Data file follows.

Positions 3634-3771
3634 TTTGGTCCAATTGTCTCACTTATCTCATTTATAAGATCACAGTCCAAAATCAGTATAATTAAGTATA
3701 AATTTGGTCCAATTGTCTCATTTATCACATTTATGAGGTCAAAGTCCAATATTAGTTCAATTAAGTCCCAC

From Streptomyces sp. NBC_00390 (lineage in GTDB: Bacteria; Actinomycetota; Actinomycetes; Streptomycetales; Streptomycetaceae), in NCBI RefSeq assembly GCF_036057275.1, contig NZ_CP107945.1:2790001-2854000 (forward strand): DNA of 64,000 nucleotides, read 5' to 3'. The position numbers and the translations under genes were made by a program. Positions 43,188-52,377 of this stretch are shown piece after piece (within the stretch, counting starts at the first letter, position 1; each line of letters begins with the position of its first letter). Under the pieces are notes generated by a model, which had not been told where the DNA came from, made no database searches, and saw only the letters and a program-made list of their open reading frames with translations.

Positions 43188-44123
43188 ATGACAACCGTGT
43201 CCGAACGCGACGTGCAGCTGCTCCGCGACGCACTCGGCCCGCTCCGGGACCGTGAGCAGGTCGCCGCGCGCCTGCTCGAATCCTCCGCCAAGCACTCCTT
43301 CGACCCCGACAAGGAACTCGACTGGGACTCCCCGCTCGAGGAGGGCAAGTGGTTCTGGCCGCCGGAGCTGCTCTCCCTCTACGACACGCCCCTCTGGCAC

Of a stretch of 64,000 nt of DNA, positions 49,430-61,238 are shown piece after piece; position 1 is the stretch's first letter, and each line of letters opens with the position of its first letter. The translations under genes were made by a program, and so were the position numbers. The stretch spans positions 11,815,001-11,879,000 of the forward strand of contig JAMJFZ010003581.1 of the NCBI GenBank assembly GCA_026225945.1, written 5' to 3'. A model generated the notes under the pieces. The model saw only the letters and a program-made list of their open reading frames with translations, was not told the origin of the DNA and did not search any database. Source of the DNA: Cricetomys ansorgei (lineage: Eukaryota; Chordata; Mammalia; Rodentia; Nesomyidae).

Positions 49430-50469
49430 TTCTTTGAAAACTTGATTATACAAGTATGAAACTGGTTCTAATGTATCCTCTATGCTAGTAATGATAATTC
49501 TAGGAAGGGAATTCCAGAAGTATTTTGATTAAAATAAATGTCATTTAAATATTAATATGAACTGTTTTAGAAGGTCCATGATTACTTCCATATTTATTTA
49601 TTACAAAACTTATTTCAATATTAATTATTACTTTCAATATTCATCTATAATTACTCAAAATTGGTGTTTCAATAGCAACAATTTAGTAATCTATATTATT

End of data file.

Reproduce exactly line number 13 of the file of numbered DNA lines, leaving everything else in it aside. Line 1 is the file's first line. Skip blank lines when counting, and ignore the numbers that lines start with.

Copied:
49601 TTACAAAACTTATTTCAATATTAATTATTACTTTCAATATTCATCTATAATTACTCAAAATTGGTGTTTCAATAGCAACAATTTAGTAATCTATATTATT